The 4 Costs We Pay
I have an awesome mentor who visited Singapore this past weekend. She turned 81 this year and she supports the organ donor programme in Hong Kong. She has pledged her organs and she takes good care of herself to ensure that the organs are useful. She still enjoys a good quality of life, travelling frequently at this age to share her passion.
So, what are the costs for not having good health?
Some people say that death is a good release so they don’t have to suffer any more. However, what if death doesn’t happen immediately, and life drags on? Imagine how much it would cost to keep someone in a vegetative state alive. As I have been accompanying my parents for their medical appointments, I have noticed that there are more elderly patients. We are fortunate that in Singapore, these elderly patients receive significant healthcare subsidy. You may say that it is more costly to stay alive when one has a *chronic disease.
*What is a chronic disease?
A disease that lasts 3 months or more, by the definition of the U.S. National Center for Health Statistics. Chronic diseases generally cannot be prevented by vaccines or cured by medication, nor do they just disappear.
You may want to view the video I did on The 3 Simple Things to Achieve a Healthy Life.
When one is healthy, one will think that health is one’s business. However, this belief is challenged when one is hit with a chronic disease. Those with elderly parents will understand the impact of dealing with long term illnesses. The number of medical follow-up appointments vary for each case. It increases significantly when the elderly has to be hospitalised and the resulting outpatient appointments that follow, it takes a toil not just on the patient. Many people enjoy independence and do not wish to be a burden. Sometimes, this is beyond one’s control.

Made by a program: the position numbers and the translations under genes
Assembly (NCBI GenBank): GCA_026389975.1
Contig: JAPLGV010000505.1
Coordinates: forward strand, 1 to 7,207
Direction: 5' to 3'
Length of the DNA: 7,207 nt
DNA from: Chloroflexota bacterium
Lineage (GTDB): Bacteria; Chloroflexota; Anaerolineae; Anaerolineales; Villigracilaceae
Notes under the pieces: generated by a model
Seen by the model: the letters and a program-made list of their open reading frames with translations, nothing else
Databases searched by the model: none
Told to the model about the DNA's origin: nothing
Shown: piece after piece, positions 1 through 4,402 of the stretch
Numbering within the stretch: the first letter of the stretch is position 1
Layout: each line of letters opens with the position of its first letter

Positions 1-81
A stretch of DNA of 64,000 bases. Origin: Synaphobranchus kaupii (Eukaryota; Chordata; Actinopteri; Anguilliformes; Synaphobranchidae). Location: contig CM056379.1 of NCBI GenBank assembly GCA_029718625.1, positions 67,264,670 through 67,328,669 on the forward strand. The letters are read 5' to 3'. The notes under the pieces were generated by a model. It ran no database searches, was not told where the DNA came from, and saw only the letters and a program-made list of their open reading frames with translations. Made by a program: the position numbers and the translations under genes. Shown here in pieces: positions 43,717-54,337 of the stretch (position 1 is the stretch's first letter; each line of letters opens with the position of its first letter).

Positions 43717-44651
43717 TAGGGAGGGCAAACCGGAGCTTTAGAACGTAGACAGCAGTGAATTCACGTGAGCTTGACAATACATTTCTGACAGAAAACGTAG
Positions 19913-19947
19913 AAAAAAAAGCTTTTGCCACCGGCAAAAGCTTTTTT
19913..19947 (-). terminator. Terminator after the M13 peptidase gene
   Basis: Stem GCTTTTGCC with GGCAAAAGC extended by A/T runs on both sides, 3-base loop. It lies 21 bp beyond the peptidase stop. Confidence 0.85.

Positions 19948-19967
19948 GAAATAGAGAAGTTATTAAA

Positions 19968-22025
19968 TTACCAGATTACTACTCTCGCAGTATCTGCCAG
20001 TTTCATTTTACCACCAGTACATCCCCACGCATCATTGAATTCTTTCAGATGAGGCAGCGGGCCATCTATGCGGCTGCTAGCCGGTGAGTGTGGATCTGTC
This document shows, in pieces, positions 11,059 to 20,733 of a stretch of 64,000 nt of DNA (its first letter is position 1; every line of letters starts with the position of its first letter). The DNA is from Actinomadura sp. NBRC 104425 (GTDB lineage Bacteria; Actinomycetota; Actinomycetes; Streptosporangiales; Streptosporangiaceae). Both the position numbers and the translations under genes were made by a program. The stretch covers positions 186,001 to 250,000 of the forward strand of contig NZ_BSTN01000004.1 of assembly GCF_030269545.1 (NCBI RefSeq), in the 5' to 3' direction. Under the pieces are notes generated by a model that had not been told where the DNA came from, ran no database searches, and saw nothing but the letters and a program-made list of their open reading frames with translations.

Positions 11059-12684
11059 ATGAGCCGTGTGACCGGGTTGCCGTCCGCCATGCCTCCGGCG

Similar to the point above, when a family member is ill, it affects everyone emotionally. My friend’s brother fell into a coma several months ago. Even though this brother has his own family, his siblings had to step in to help his family organise their lives following the tragedy. Can you imagine the emotional impact on everybody, the immediate family, as well as each siblings’ family?
Using my friend’s brother’s case, it’s not hard to imagine how the wife would feel having to deal with the resulting outcomes while coming terms to the reality of the situation. Especially since her husband had been the sole breadwinner for the family. On top of all that had happened, the siblings engaged a full-time caregiver to look after their brother. This is not the only case I have heard. So many families have to deal with similar situations and more often than not, relationships suffer. Some siblings may even stop communicating with the family. Things can get ugly.
So, if you think that one’s health is one’s business, I would like to urge you to think again.
The only way to ensure that our health remains our business is to ensure that we are in tip-top health to the best of our ability. In this way, we can continue to enjoy a good quality of life in our golden years.
I would like to have a chat with you if you think: “Yes, it’s my health so it’s my business.”
Do share your experience or leave a comment to add on other points that I may have missed.
Really love to hear from you. Reach out here.